Rising sea levels are a threat and its detrimental effects can be seen both abroad in our own backyard. Two short documentaries screened in Richmond over the weekend captured this very issue.
EPA director Scott Pruitt recently said that the rapidly occurring climate warming “may not be a bad thing” should probably have watched Adaptation Bangladesh: Sea Level Rise, before commenting on the subject. The film, which premiered this weekend at the annual RVA Environmental Film Film Festival, gives a glimpse into how people are adjusting and experimenting with new methods to deal with environmental change. Specifically, how the people of Bangladesh are coping with the tremendous impact of rising sea levels.
The 8th Annual Environmental Film Festival, which featured local and national films at several venues around town this past week and weekend, aimed to educate and raise awareness on a variety of environmental issues from the Dakota pipeline protests, to rapidly disappearing coral reefs, to the Flint water crisis.
Directed by Anne Phillips, Adaptation Bangladesh: Sea Level Rise highlights how Bengalis farmers are improvising by building organic floating gardens and other buoyant infrastructure. Most notable were the floating gardens that are at least these 20 feet long structures that is a mishmash of several things including manure that the Bengalis use to grow their crops. Life must be difficult for those in the in the flooding zones of Bangladesh, but they have found a way to adapt and survive. Adaptation Bangladesh: Sea Level Rise is just one part of a three-part series by Phillips.
Closer to home, rising sea levels are also impacting Hampton Roads with flooding occurring at an abnormal rate as shown in the screening of Tidewater. The documentary, directed by Roger Sorkin, takes a look at the home of the world’s largest naval base, and the looming impact the rising sea levels and sinking land could have on national security.
It delved into how difficult the lives of those in the Chesapeake, Norfolk, Newport News, and Virginia Beach can be on days of extreme flooding. B-roll and drone footage displayed of people kayaking through the streets and cars with water reaching as high as the cars’ windshields.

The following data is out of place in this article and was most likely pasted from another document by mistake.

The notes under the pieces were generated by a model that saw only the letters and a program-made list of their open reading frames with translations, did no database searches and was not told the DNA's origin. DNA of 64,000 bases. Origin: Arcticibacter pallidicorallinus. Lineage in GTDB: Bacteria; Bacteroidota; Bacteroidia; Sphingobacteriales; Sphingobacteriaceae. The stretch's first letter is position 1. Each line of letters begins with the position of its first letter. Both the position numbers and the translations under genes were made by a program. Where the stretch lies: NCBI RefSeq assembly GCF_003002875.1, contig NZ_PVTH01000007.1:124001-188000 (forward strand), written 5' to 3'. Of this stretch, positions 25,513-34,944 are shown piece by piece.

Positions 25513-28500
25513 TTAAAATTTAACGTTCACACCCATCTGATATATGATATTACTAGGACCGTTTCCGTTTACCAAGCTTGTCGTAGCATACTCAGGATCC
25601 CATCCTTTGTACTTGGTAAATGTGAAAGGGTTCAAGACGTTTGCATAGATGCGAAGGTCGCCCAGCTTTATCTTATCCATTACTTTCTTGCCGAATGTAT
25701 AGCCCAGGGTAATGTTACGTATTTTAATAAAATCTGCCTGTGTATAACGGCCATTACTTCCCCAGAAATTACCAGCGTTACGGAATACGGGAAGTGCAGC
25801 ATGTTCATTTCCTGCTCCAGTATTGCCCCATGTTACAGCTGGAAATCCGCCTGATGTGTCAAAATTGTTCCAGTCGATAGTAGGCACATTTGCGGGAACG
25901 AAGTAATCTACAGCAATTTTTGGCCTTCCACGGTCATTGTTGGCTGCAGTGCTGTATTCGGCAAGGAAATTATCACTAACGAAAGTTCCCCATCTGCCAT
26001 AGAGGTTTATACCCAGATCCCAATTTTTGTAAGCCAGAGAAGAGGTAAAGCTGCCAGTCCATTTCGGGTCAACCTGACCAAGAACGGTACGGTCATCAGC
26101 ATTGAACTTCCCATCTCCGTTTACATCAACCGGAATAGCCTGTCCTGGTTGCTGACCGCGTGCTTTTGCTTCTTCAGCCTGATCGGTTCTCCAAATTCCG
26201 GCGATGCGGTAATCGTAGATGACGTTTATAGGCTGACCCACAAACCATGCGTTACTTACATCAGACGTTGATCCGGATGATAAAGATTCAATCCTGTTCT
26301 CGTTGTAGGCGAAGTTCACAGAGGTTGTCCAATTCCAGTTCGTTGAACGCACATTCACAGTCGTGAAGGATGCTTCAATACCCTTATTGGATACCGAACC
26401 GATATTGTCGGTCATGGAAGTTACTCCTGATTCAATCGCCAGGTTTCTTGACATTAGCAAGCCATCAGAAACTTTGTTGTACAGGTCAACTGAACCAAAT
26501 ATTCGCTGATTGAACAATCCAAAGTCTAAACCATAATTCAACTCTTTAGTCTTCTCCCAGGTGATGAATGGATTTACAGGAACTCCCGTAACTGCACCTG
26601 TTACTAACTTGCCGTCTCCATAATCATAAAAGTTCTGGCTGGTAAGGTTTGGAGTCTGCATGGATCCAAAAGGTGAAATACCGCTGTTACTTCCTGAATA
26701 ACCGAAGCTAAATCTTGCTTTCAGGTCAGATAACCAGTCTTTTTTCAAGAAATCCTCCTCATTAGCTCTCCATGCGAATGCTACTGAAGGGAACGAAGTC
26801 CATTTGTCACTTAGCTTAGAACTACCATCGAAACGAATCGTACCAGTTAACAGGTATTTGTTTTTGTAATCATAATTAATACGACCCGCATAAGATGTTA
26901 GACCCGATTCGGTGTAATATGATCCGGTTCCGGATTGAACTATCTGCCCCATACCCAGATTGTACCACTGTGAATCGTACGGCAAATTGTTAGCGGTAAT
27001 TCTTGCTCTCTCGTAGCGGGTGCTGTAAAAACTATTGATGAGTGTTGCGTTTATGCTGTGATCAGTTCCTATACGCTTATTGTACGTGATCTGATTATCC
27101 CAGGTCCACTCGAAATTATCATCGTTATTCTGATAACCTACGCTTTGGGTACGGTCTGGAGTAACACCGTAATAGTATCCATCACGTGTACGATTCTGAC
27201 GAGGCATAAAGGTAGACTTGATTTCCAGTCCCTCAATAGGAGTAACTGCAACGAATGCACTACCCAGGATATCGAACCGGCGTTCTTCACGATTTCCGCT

Hampton Roads needs $1 billion in critical infrastructure repairs with 900 miles of the area’s roads threatened by the flooding.Tackling the issue will mean stakeholders, citizens, the U.S. Navy and local businesses coming together. This film showcases local leaders pioneering whole-of-government problem-solving model.
Though economics shouldn’t be the sole purpose for us to take action and reduce our carbon footprint, it is a great selling point to those who are lackadaisical about the issue. A lot of interviews were conducted throughout the film, but one that really had an emotional pull was a middle-aged woman who had to commute to take care of her elderly mother. On some days the roads were too flooded for her to visit so she went out to buy her a life vest in case of an emergency, as the elderly woman is years past her being mobile.
Even though the science isn’t as clear-cut as most environmentalists stress, it is pretty obvious that two things are occurring: human activities have a direct result in increasing the average global temperature, and higher temperatures will result in sea rise, especially in most coastal areas.
I am biased when it comes to this issue, but both of these films have shown what climate change has done and will do and the film festival did a great job of showcasing pressing issues facing us around the world.
Photo By: Mountain Film